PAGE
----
Celebrating 50 days of Gogodermo! Yes, I’ve been on the road now for 50 days and have almost 6,000k of the 36,000k I need to cover. My schedule suggests that I should have crossed into Kazakhstan by now but the Ukrainian border fiasco along with the continuous headwinds have put me nearly a week behind schedule. However, I felt that I need to celebrate so promised myself a good restaurant meal at the end of the day. My phone was dead and my paper map had blown away into the river so I relied on memory and instinct to take me towards Volgagrad. The problem with choosing routes in Russia, is that all the main roads run E-W or N-S. These roads are criscrossed by a network of tracks, running through farmland, forest and often along rivers and streams. The surface on these tracks varies from hard packed mud, which isn’t so bad to lose gravel, which is tough to soft sand, which is impossible. I spent the whole morning on these tracks and my fingers are still vibrating. I was using a basic compass and the sun to navigate and although it was really slow, I made good progress. I ran out of water as there are no houses on these tracks and was lucky to find a well in an abandoned farm yard. After hours of bone shaking and sinking into the sand I found myself back on an asphalt road, a good deal further north than I intended and well behind time but at least heading in the right direction. The terrible headwind increases in the afternoon and progress was slow. Once again, I failed to reach the 160k target. More importantly, I failed to reach the town where I knew there would be bars, restaurants and wifi. I had to settle for this one horse town- actually there are cows on the street and flocks of ducks and hens everywhere. I was beyond being dismayed to find out that all the bars and restaurants were closed early on Sunday evening. The only place open was the Stalintzia Hotel. When I got there I was lured into taking a room for the night. It’s amazing how good a really hot shower, a good meal and a clean bed can make you feel after a week of wild camping and washing in rivers. The decor here is very grim and some of the guests look seriously dodgy but the manageress is helpful, the goulash is excellent and there’s plenty of beer.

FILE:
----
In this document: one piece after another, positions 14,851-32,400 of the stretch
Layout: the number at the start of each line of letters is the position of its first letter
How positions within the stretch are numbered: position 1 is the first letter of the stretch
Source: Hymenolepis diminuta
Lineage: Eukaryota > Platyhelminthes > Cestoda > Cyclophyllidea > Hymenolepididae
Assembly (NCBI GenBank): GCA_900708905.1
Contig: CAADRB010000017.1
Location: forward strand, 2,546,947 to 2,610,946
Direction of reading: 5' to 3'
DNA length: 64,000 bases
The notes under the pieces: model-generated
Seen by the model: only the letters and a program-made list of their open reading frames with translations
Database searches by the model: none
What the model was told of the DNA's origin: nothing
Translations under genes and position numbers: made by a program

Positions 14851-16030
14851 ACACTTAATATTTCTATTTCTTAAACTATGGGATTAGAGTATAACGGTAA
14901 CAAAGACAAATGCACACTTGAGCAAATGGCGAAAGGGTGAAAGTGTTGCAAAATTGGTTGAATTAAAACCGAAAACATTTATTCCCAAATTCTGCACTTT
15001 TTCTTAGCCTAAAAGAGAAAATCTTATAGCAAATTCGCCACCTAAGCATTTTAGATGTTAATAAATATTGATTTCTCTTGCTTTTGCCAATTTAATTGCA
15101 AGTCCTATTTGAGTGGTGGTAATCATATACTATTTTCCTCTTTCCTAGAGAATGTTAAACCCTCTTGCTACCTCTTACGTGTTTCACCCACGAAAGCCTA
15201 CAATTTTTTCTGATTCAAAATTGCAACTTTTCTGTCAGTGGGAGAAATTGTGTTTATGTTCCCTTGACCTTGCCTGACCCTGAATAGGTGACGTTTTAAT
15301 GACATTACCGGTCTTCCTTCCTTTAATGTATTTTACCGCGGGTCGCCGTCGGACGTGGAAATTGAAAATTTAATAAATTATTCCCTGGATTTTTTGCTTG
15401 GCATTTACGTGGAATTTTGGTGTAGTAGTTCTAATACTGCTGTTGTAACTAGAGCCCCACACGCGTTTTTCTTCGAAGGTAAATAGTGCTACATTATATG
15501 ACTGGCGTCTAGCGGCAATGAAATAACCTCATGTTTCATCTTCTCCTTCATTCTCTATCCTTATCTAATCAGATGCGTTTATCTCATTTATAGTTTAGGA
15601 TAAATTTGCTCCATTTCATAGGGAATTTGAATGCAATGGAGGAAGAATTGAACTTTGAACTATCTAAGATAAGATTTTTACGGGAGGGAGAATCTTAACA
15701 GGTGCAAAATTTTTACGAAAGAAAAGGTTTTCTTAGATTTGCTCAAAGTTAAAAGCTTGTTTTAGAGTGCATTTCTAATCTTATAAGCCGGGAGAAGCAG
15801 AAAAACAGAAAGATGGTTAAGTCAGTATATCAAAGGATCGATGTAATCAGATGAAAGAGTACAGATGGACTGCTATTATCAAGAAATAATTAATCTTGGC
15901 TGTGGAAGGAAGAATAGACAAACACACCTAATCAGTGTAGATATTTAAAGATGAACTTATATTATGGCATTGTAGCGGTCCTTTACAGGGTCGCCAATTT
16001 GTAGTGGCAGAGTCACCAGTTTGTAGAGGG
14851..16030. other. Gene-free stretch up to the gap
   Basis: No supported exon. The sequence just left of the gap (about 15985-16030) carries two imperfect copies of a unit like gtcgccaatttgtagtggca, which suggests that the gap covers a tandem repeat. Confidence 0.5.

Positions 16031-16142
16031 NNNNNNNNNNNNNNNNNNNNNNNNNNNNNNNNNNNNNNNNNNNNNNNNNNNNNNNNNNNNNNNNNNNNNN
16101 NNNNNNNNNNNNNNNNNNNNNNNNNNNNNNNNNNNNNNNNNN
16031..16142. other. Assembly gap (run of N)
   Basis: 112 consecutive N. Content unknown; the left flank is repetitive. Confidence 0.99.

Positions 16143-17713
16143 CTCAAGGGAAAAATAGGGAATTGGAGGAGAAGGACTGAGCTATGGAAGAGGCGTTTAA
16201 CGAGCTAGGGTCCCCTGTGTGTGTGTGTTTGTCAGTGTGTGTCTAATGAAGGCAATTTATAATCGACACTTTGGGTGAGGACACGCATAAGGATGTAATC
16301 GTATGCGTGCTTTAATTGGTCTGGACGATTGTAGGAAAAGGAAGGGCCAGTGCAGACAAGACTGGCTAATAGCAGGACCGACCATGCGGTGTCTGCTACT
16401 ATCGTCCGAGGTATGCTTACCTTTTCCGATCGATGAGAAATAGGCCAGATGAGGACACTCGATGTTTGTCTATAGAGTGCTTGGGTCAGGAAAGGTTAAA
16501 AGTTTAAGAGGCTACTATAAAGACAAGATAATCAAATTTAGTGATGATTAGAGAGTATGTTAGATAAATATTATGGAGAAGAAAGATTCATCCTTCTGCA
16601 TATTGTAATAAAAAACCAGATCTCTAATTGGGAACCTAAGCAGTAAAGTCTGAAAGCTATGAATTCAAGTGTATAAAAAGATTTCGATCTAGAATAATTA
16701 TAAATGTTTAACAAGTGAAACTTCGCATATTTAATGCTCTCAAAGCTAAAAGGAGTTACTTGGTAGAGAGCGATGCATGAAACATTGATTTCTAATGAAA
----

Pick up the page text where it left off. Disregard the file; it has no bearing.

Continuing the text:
Magic moments It’s strange how a moment of absolute magic can turn an ordinary day into something which exists on another plane altogether. I left the most salubrious Stalinstzia Hotel well rested after a good nights sleep. There was no wifi available so I ploughed on eastwards. After several days of time and energy lost through poor navigation, I opted to use a combination of Google Maps and intuition to guide me out of Russia. The first quarter was in remarkable but tough against the relentless headwind. After 40k I decided to take the off road route. All was as expected with many kilometres around vast fields and through never ending prarie when I saw an enormous dust cloud ahead. At first, I thought it was a mirage but as I cycled closer I realised that it was a huge herd ohms cattle, many thousands of them, being driven by cowboys across my path. I pedalled like hell towards the cloud but the herd had passed when I got there. I followed the herd for a few minutes but the cowboys weren’t impressed and set their dogs on me so I retreated. It was one of those never to be repeated moments when you wish you had a proper camera but I was there and it was real! -A moment of magic which will be savoured forever! I was in a bit of a daze after the Russian cowboy experience but still had to plough on. It’s strange how an experience like this makes the game pain worthwhile. I cycled on against the motorway headwind for about 30k and pitched camp on the bank of a stream under apple trees. The cow herd has just brought in the cows for milking a few metres from my tent as I doze off to sleep….
My journey through Russia continues and hopefully I make it out on time before my visa expires. Keep following my journey right here more updates to come very soon